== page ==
Philosophy Seminar Series: 18 January 2011, 2-3:45pm, Philosophy Resource Room; Speaker: Jan Sprenger, Assistant Professor of Philosophy, Tilburg University; Moderator: Dr. Tang Weng Hong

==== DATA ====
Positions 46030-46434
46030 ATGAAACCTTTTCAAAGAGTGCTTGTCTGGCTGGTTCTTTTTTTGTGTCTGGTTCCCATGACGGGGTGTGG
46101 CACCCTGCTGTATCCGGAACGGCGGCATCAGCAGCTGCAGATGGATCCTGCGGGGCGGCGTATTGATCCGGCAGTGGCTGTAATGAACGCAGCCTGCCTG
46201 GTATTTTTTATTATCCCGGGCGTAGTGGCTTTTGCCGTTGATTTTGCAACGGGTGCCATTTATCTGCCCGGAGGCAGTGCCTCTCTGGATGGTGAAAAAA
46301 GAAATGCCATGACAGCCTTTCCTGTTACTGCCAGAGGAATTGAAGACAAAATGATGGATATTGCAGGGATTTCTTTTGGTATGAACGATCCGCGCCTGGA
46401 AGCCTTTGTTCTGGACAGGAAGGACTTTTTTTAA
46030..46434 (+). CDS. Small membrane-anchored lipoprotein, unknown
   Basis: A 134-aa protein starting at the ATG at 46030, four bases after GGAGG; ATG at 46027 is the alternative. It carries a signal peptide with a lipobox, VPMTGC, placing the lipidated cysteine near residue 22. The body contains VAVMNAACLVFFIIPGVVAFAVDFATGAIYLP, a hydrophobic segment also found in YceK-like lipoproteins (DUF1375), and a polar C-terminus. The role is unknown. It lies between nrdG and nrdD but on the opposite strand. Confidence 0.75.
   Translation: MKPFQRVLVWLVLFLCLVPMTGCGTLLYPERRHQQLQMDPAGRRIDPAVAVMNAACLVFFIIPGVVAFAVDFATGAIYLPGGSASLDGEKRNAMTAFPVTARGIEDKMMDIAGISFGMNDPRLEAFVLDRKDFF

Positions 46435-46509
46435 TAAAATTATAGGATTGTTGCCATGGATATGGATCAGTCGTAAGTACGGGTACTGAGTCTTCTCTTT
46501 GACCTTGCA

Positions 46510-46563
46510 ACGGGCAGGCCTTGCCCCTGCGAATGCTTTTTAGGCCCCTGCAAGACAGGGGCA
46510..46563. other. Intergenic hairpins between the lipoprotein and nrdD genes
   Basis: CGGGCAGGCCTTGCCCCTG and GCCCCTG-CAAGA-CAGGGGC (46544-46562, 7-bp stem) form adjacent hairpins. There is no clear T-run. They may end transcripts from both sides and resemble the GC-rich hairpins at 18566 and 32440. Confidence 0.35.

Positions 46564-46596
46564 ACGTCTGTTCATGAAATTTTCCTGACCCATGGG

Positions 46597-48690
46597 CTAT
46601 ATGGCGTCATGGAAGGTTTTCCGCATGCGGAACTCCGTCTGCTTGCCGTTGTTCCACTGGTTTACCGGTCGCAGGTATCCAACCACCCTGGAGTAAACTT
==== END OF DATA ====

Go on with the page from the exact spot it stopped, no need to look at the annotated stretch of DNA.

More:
Abstract: The role of scientists in environmental decision-making has recently been the subject of vivid discussion. It might be surmised that scientists have played their part in advising policy-makers as soon as they have assessed the amount of uncertainty, or established a particular hypothesis. Against this view, I argue that also in the genuine decision-makers process, scientists need to be included: environmental decision-making often has to follow a precautionary approach, and the exact decision-theoretic implications thereof are highly sensitive to the specific epistemic context we are in. Calibrating a decision rule with scope and nature of uncertainty in a decision problem is not possible without scientific understanding of the underlying environmental system. Therefore, scientists cannot and should not be restricted to purely epistemic tasks in environmental decision-making.